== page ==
II. Use an alcohol-based hand rub for routine hand antisepsis.
III. Perform hand hygiene before and after contact with patients, after removing gloves, before handling an invasive device for patient care, regardless of whether or not gloves are used, after contact with bodily fluids, excretions, mucous membranes, non-intact skin, or wound dressings, and after contact with inanimate objects in the immediate vicinity of the patient
• The proper hand washing techniques that are to be used are those outlined by the 2005 WHO Guidelines for Hand Hygiene in Health Care (1):
1. When washing hands with soap and water, wet hands with water (avoid using hot water) and apply the amount of product necessary to cover all surfaces. Vigorously perform rotational hand rubbing on both hand palms and backs, interlace and interlock fingers to cover all surfaces.
2. Rinse hands with water and dry thoroughly with single-use towel. Use running and clean water whenever possible. Use towel to turn off tap/faucet
3. Make sure hands are dry. Use a method that does not recontaminate hands.

• Extensive hand washing is not necessary to combat A. Baumannii infections.
o Hand washing is vital in order to prevent the spread of A. Baumannnii. This is due to the fact that during outbreaks skin and rectal samples have been identified as being the main source of transmission and colonization. (5) The widespread of A. Baumannii throughout hospitals has been directly linked to cross-contamination via the hands of staff members working from patient to patient. (4) While hand washing is encouraged throughout all hospitals it is hardly ever severely enforced. That is why it is imperative that a strict hand washing policy is implemented when dealing with this infection.
• Quarantining isn’t necessary for treating A. Baummanni infections.
o Aerial dissemination has been found to be another route for transmission of the A. Baumannii. Various environmental sources have been identified in the transmission of A. Baumannii throughout hospitals. The environmental sources include room humidifiers, air conditioning equipment, various bed components, curtains, and patient ventilation equipment. (5) Other sources of preventative treatments are likely to be ineffective in preventing the aerial dissemination of the bacterium; therefore, the isolation of contaminated patients is the only effective treatment to prevent the transmission of this bacterium throughout the hospital. (5)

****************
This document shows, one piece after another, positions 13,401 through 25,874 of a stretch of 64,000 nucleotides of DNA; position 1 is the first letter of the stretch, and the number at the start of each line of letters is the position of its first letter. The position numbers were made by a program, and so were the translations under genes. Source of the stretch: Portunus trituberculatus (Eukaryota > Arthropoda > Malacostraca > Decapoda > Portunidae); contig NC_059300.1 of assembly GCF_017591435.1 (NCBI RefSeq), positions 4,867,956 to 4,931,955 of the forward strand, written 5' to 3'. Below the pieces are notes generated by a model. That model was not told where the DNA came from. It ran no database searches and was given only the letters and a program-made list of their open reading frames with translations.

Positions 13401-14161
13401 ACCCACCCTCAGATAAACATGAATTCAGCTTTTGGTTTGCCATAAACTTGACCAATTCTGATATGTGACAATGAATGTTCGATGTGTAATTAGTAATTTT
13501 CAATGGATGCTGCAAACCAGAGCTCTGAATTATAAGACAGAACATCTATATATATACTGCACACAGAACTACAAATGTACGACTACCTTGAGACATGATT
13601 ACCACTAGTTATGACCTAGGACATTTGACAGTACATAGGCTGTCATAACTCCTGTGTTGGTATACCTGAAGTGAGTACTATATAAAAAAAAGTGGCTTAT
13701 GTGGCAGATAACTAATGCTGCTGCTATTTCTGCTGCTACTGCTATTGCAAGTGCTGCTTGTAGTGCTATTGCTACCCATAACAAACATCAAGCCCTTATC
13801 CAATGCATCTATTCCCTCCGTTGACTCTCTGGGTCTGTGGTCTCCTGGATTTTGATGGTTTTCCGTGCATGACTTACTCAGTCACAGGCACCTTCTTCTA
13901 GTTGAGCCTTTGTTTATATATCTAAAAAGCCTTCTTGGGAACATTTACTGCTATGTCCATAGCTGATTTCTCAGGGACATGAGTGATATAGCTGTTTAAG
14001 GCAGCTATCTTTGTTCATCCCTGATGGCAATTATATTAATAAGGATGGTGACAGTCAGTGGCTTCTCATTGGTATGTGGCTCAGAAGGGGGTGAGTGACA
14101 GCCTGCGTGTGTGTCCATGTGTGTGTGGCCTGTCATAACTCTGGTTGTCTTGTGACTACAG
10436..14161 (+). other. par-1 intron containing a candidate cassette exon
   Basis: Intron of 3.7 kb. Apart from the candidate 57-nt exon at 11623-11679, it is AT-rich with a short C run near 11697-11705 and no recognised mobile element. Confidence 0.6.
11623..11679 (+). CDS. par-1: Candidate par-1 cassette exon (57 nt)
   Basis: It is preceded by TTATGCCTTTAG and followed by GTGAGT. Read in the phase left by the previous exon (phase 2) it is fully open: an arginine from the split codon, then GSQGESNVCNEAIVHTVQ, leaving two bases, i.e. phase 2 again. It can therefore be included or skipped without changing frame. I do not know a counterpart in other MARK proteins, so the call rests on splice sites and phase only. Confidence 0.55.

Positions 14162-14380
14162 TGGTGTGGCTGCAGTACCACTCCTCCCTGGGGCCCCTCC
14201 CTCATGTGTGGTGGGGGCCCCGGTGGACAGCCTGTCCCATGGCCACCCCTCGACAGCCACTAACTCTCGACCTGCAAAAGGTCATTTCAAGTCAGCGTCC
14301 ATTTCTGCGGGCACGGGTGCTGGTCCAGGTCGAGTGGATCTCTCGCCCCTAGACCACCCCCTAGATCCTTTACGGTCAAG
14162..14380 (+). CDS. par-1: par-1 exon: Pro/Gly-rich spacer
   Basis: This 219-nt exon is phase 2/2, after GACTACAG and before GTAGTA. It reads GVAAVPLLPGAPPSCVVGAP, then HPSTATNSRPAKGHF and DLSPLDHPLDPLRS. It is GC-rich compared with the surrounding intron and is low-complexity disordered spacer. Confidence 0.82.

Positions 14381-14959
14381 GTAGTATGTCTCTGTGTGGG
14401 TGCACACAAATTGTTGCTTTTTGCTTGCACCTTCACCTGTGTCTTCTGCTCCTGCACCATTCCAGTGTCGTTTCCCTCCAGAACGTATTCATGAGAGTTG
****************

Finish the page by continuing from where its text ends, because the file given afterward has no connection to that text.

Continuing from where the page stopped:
A. Baumannii is a potentially serious infection that once enters a hospital has the ability to spread rapidly moving from patient to patient as well as infecting staff. It is a very unique bacteria, surviving and thriving for long periods of time in many different environments. It is usually falsely identified as Staphylococcus Aureus because it is resistant to multiple antibiotics. However, the main difference between the two is that their epidemiologies are different. S. Aureus is passed from person to person, while A. Baumannii is also passed in this way it also has been linked to spread through environmental sources and reservoirs and through aerial dissemination (5). Therefore, preventative measures used for S. Aureus cannot be used to treat and prevent A. Baumannii as has been done previously (5). This is why it is so important to produce procedures and policies directly associated with the treatment and prevention of A. Baumannii.

(1) WHO, World Alliance for Patient Safety: WHO Guidelines on Hand Hygeine in Health Care, 2006.
(2) Perez F., Global Challenge of Multidrug-Resistant Acinetobacter baumannii, Antimicrobial Agents and Chemotherapy, October 2007.
(3) Yu Mi Lim, Distinct Antimicrobial Resistance Patterns and Antimicrobial Resistance-Harboring Genes According to Genomic Species of Acinetobacter Isolates, Journal of Clinical Microbiology, March 2007.
(4) Kilic, A., Acinetobacter septicus sp. nov. Association with a Nosocomial Outbreak of Bacteremia in a Neonatal Intensive Care Unit, Journal of Clinical Microbiology, March 2008
(5) Beggs, C.B., Acinetobacter spp. and the Clinical Environment, Indoor Built Environment, 2006.